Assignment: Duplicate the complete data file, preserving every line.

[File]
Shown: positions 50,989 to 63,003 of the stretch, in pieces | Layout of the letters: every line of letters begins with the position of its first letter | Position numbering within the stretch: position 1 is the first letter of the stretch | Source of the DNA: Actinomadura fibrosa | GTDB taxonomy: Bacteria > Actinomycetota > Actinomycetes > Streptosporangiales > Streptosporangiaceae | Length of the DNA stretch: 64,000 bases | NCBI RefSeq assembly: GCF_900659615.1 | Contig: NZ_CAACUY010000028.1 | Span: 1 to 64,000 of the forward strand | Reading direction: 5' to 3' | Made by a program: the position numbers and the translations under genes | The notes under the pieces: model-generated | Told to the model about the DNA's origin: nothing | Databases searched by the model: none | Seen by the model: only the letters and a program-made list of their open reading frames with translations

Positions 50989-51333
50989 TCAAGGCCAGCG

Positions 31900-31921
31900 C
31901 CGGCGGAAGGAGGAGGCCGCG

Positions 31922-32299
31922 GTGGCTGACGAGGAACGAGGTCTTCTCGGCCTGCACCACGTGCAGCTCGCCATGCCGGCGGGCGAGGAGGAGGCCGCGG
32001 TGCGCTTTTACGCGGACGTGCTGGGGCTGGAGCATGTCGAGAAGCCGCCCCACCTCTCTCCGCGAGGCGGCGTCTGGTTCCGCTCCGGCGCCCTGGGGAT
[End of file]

Shown: positions 50,989 to 63,003 of the stretch, in pieces | Layout of the letters: every line of letters begins with the position of its first letter | Position numbering within the stretch: position 1 is the first letter of the stretch | Source of the DNA: Actinomadura fibrosa | GTDB taxonomy: Bacteria > Actinomycetota > Actinomycetes > Streptosporangiales > Streptosporangiaceae | Length of the DNA stretch: 64,000 bases | NCBI RefSeq assembly: GCF_900659615.1 | Contig: NZ_CAACUY010000028.1 | Span: 1 to 64,000 of the forward strand | Reading direction: 5' to 3' | Made by a program: the position numbers and the translations under genes | The notes under the pieces: model-generated | Told to the model about the DNA's origin: nothing | Databases searched by the model: none | Seen by the model: only the letters and a program-made list of their open reading frames with translations

Positions 50989-51333
50989 TCAAGGCCAGCG

Positions 31900-31921
31900 C
31901 CGGCGGAAGGAGGAGGCCGCG

Positions 31922-32299
31922 GTGGCTGACGAGGAACGAGGTCTTCTCGGCCTGCACCACGTGCAGCTCGCCATGCCGGCGGGCGAGGAGGAGGCCGCGG
32001 TGCGCTTTTACGCGGACGTGCTGGGGCTGGAGCATGTCGAGAAGCCGCCCCACCTCTCTCCGCGAGGCGGCGTCTGGTTCCGCTCCGGCGCCCTGGGGAT